I love discovering new blogs and I mostly discover them through the email newsletters that I subscribe to. I’ve found online reading a great way to expand my knowledge and explore new perspectives.
In one of the recent blog posts that I read, David Perell writes about learning “like an athlete”.
Athletes have training regiments and sessions for deliberate practice, and Perell opines that “knowledge workers should train like LeBron”.
He believes that imitating the strict learning plans that athletes follow can be a good tactic for deliberate practice. This means setting goals to achieve and identifying metrics to track.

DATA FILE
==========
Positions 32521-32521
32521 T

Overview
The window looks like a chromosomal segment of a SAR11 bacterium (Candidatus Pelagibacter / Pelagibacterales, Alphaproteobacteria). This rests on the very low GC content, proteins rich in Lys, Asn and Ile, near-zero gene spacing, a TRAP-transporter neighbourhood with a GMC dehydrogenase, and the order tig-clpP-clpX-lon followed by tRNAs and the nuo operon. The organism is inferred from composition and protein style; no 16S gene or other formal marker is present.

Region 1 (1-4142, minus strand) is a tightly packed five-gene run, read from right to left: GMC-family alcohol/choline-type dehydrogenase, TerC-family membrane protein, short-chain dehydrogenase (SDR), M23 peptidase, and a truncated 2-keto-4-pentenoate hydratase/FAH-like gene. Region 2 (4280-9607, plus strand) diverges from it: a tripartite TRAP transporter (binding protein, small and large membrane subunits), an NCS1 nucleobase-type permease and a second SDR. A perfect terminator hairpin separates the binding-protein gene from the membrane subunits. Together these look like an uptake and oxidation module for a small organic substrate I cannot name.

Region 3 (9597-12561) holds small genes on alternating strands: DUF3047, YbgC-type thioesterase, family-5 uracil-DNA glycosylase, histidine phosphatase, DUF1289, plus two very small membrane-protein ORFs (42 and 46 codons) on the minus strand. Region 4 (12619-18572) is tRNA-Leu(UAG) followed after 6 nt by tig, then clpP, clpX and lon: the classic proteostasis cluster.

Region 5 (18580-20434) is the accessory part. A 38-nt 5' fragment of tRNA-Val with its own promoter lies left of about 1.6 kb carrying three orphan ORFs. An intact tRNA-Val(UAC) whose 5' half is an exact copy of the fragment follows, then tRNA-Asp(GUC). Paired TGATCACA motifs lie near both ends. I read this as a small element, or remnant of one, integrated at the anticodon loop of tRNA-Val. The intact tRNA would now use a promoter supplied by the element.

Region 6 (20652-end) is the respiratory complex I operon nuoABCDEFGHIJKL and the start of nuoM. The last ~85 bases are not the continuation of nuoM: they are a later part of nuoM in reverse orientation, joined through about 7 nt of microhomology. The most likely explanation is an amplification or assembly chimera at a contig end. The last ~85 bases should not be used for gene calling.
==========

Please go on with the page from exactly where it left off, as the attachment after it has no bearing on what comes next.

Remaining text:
He suggests setting three-month “learning sprints” and developing a system/framework to learn effectively.
Perell personally likes Daniel Gross’ framework — the Goldilocks Principle, that is “not too easy, not too hard”.
“The learning project needs to be challenging enough to demand focus, but easy enough to make consistent progress,” he writes.
He also encourages documenting and sharing one’s learning. He says, “It forces you to be clean and double check everything, which accelerates the learning process.”
Which is one of the reasons I write this blog. I’ve found knowledge-sharing to be a pretty effective way to learn, especially through writing about what I’m learning (not so much teaching).